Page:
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Senators Divided on Keeping Bolton as U.S. Ambassador to the U.N.

July 27, 2006 at 6:30 PM EDT

TRANSCRIPT

KWAME HOLMAN: It was a warmer welcome this time around for
John Bolton when he appeared before the Senate Foreign Relations Committee
today. The committee agreed to re-hear his nomination to be U.S. ambassador to the United
Nations, now 11 months after the president gave him the job through a recess
appointment.

JOHN BOLTON, U.S. Ambassador to the United Nations: For
close to a year now, I’ve had the privilege and honor to serve as the U.S.
permanent representative to the United Nations.

KWAME HOLMAN: Even one of his most vocal detractors last
year today embraced the idea of the Senate giving Bolton
its blessing.

SEN. GEORGE VOINOVICH (R), Ohio: I would also be happy to
speak to any of my colleagues about the time I have spent talking to John
Bolton in person and on the phone and also about the telephone conversations
that I’ve had with John Bolton’s colleagues on his performance at the United
Nations.

KWAME HOLMAN: A year ago, Ohio Republican George Voinovich
had called Bolton the wrong choice for the job.

SEN. GEORGE VOINOVICH: John Bolton is the poster child of what
someone in the diplomatic corps should not be.

KWAME HOLMAN: Voinovich’s criticisms were a major factor in
the failure of Bolton’s nomination last year. But Voinovich may be the only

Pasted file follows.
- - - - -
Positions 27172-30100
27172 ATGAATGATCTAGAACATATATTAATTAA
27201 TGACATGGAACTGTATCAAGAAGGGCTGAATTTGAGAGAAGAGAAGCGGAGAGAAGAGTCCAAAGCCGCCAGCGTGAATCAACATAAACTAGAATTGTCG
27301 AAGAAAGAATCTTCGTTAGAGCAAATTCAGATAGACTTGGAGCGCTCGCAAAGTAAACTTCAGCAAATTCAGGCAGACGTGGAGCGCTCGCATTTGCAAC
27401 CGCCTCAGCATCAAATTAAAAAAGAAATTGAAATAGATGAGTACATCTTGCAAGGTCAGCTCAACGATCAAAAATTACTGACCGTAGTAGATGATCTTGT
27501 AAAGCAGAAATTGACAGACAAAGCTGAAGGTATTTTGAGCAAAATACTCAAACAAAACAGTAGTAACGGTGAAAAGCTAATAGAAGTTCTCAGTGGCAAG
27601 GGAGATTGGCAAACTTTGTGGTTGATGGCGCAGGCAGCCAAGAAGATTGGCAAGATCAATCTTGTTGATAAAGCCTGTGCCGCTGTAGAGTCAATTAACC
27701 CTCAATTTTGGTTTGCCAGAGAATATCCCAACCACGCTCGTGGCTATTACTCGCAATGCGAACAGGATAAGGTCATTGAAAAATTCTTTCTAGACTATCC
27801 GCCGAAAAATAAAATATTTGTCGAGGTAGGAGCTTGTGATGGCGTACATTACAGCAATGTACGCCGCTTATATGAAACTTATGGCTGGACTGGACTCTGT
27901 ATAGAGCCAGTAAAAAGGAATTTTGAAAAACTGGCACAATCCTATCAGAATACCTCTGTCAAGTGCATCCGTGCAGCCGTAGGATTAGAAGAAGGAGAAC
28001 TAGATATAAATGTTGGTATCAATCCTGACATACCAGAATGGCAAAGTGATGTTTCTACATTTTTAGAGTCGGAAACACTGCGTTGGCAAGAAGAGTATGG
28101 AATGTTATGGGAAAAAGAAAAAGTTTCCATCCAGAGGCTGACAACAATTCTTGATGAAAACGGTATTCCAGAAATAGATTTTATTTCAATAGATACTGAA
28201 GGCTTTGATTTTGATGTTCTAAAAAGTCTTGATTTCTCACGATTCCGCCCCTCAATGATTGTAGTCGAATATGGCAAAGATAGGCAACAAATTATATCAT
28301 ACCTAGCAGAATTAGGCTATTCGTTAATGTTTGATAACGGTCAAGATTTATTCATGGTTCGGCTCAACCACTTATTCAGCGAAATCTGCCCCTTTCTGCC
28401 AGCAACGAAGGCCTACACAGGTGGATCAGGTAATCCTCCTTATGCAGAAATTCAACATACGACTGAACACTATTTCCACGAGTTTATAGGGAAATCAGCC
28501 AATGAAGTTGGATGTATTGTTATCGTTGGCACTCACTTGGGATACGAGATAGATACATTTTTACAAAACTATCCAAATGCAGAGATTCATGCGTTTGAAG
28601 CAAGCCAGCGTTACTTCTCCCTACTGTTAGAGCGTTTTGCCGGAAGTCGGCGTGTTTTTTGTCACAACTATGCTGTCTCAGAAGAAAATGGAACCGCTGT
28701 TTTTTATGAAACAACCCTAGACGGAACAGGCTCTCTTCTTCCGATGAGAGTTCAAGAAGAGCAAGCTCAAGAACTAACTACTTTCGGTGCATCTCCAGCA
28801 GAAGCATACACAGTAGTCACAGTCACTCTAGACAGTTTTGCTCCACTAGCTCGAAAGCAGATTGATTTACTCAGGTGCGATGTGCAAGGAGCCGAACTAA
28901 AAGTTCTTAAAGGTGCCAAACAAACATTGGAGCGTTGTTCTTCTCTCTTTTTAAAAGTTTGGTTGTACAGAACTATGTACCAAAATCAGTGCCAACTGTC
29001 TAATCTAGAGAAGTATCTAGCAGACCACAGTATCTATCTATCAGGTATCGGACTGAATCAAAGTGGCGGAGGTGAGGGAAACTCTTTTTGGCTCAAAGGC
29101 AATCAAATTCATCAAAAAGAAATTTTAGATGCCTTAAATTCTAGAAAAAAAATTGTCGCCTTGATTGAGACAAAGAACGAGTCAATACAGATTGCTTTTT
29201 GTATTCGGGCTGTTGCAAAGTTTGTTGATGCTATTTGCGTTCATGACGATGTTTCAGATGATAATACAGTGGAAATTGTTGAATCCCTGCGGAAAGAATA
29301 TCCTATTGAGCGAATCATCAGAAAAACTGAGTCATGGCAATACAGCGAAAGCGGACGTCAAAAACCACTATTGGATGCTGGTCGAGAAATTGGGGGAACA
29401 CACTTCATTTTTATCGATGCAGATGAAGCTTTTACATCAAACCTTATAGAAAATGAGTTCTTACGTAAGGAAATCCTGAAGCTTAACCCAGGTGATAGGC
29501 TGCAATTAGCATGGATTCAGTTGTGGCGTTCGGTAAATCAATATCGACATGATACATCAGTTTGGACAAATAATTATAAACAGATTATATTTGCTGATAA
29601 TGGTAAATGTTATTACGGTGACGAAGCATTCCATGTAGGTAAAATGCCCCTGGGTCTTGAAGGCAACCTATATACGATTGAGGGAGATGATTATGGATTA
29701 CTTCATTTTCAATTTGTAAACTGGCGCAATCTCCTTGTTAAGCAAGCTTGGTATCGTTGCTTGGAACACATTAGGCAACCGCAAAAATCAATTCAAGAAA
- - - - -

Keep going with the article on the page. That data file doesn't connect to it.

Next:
committee member newly won over by the ambassador.

SEN. CHRIS DODD (D), Connecticut: Mr. Chairman, I remain
opposed to this nominee. I’d like to explain why.

KWAME HOLMAN: In his opening statement, Connecticut Democrat
Chris Dodd set the tone of the opposition.

SEN. CHRIS DODD: Mr. Bolton clearly has an aversion, in my
view, to being diplomatic or to building consensus for a U.S. position,
and that is deeply troubling to me…

Dissenting voices

KWAME HOLMAN: Democrats tried to suggest that in his tenurethe ambassador has been ineffective in his leadership regarding several globaltrouble spots. Barack Obama of Illinois askedabout the humanitarian crisis in Sudan'sDarfur region.

SEN. BARACK OBAMA (D), Illinois: So I'm wondering specifically whatis your office doing at this stage to move us off the status quo?

JOHN BOLTON: I agree that the Darfurpeace agreement is in jeopardy. Despite commitments made by the government of Sudan previously, they continue to say they willnot accept a U.N. force in Darfur.

SEN. BARACK OBAMA: We know Sudan is going to be recalcitrantand intransigent. And so, precisely for that reason, I think it's important weuse some of our diplomatic skills and apply them to pressure some of the otherswho are supporting Sudan.And I'm not sure we've used all our diplomatic cards on this one.

KWAME HOLMAN: And John Kerry of Massachusettspressed the ambassador on how to rein in North Korea.

SEN. JOHN KERRY (D), Massachusetts:Well, how are you going to achieve this if you're not going to have sanctions,if you don't have the other countries prepared to have the sanctions? Thereason you don't have sanctions is they weren't prepared to do it, isn't thatcorrect?

JOHN BOLTON: No, becausethat was not part of our original resolution. The first step here was to passthis resolution...